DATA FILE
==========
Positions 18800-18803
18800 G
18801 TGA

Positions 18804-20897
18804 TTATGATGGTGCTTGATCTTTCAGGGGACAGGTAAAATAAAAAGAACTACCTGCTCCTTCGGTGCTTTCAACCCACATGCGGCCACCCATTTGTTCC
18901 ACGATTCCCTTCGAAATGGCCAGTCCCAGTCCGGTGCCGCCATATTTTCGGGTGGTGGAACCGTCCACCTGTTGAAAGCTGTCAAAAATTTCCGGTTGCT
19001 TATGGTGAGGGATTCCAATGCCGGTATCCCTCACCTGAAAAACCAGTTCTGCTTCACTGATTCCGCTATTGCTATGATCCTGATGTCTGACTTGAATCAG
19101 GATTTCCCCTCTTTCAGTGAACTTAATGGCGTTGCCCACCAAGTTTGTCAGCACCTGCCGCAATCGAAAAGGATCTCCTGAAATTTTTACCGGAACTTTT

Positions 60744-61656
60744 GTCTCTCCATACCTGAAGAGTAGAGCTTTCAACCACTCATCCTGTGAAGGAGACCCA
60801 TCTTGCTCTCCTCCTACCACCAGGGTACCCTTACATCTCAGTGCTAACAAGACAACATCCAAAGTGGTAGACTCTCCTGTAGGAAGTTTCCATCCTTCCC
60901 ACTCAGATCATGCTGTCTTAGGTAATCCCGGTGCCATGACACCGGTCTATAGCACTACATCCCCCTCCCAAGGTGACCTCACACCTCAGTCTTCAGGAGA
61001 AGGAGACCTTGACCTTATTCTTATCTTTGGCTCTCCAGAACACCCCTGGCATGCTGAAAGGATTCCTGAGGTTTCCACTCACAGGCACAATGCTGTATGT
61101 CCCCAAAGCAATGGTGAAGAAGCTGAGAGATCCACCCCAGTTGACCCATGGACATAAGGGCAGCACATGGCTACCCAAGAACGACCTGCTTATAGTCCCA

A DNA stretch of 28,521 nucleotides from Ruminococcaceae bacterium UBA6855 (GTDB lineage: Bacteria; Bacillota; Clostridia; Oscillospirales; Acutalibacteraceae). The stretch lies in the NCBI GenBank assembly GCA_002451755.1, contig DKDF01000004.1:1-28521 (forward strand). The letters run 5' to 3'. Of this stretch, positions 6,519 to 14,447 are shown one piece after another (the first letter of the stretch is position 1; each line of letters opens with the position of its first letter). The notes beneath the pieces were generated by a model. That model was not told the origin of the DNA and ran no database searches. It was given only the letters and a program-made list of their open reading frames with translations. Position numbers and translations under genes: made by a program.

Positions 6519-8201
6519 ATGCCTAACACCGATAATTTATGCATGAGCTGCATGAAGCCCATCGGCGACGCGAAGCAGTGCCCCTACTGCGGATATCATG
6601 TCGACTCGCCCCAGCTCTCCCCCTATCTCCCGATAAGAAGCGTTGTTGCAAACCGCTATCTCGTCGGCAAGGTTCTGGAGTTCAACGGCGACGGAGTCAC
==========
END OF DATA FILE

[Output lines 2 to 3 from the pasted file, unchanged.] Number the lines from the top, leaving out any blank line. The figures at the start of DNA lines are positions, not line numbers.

18800 G
18801 TGA